NY Times: Personal Tech E-PL!, G10 and NX10

BBW

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I haven't read it yet, but thought I should post it here now: A Digital Camera That Swaps Lenses, Priced to Please in today's New York Times, by Rik Fairlie.

Any serious photographer can quickly point out the benefit of a digital camera with a large image sensor. Simply put, bigger sensors — not more pixels — yield better photos.

But even pros don’t always want a bulky digital single-lens reflex camera. And that, in part, is why so-called Micro Four Thirds cameras are redefining the middle ground of digital photography....
Happy reading.:smile:
 

Bill Gordon

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I haven't read it yet, but thought I should post it here now: A Digital Camera That Swaps Lenses, Priced to Please in today's New York Times, by Rik Fairlie.



Happy reading.:smile:
Thanks BB..I enjoyed this article, particularly
"For the amateur photographer with aspirations to take great photos, this new category of cameras can be the step up from a point-and-shoot model. The Micro Four Thirds camera fits the space between bulky, complicated digital S.L.R.’s and pocketable user-friendly compact shooters."

In my case is a step or two down....but with more rather than less technology!! Thanks for posting that. I am now awaiting the Oly 9-18mm for my trip to England.....I bet the will be available there before here and if so I will purchase one over there at one of two stores on New Oxford Street!!:rofl::2thumbs::43:
 

OzRay

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What kind of gets me with all of these reviews is that so few mention, or maybe just in passing, the ability to use just about any lens ever made for any type of camera with m4/3s. A huge number of people have lenses from old SLRs, before digital cameras took off, and they are completely unaware that with an inexpensive adapter, they can enjoy these lenses as well as auto ones.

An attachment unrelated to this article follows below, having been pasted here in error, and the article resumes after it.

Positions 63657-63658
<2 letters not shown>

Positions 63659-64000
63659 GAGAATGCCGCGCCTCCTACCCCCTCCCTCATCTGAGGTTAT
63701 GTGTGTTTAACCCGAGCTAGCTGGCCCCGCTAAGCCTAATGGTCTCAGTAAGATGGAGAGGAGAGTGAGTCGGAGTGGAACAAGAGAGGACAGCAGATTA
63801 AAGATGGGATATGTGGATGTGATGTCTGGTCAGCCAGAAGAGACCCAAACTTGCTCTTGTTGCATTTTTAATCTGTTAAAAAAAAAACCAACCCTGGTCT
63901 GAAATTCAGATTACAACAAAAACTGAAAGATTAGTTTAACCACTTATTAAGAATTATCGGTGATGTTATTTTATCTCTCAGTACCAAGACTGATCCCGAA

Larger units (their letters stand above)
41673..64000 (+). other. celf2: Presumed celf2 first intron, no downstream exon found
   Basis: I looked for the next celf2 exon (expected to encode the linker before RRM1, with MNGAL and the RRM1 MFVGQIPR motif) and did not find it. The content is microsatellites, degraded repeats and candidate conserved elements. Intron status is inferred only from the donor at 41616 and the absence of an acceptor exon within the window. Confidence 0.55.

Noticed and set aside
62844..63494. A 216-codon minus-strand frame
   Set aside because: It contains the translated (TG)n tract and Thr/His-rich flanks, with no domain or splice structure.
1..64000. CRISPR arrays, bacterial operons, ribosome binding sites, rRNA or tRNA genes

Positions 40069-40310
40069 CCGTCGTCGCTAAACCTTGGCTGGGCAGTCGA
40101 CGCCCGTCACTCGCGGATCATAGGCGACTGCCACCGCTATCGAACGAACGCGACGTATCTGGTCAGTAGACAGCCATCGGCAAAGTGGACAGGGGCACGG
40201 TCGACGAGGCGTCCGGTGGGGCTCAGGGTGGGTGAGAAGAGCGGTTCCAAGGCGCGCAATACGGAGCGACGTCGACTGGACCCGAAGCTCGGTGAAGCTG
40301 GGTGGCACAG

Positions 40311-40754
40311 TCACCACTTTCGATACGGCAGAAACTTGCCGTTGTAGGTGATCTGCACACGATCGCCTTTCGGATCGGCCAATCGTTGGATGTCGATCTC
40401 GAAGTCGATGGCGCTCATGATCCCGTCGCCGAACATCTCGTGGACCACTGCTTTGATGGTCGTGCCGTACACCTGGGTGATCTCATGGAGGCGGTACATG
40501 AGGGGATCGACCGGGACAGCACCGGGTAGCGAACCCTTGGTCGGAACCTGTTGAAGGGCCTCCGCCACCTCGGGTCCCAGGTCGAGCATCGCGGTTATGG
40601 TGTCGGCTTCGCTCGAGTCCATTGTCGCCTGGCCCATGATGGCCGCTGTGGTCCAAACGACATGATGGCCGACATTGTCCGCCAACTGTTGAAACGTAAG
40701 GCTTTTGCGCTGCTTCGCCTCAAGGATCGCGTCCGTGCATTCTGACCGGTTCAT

I sold my E410 to a friend who wanted to go digital, but also wanted to use his old Minolta lenses. At the time he didn't know about 4/3s or m4/3s and when I let him use the E410, he was sold. I don't think he would have had the same experience with a Canon/Nikon, and even the Samsung won't be as flexible as m4/3s.

Cheers

Ray
 

BBW

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Yes, Bill. I kept the EVF I had from my E-P2, which I no longer own. And, I will go on the record to say that I prefer the E-PL1 for its controls, as it's been pointed out the only thing it doesn't have is a shutter speed above 1/2000 of a second, which is fine with me.

I'd never give up my EVF - can't see well enough without it. I need the detail it gives me.:thumbup:
 

hohoho

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What kind of gets me with all of these reviews is that so few mention, or maybe just in passing, the ability to use just about any lens ever made for any type of camera with m4/3s. A huge number of people have lenses from old SLRs, before digital cameras took off, and they are completely unaware that with an inexpensive adapter, they can enjoy these lenses as well as auto ones.
But then they might spend less money on new stuff. Like most newspapers and magazines, the NYT is in the business of fluffing up its readers' desire for more consumer durables. (Shop! Shop! Shop! And contribute your old electronic circuitry to landfill in some conveniently faraway place where only poor and unimportant people live.)

That aside, note the one-sided comment about the lack of an optical viewfinder. An author who had made much use of a cheaper DSLR would I think have noted that the view through the optical finder, while clear and bright, is squinty. I liked the sound of the new little Pentax (the colorful one) till I tried peering at the world through its finder.
 

Bill Gordon

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Yes, Bill. I kept the EVF I had from my E-P2, which I no longer own. And, I will go on the record to say that I prefer the E-PL1 for its controls, as it's been pointed out the only thing it doesn't have is a shutter speed above 1/2000 of a second, which is fine with me.

I'd never give up my EVF - can't see well enough without it. I need the detail it gives me.:thumbup:
I mis-undersood what you said....I was referring to the 9-18mm lens...
 
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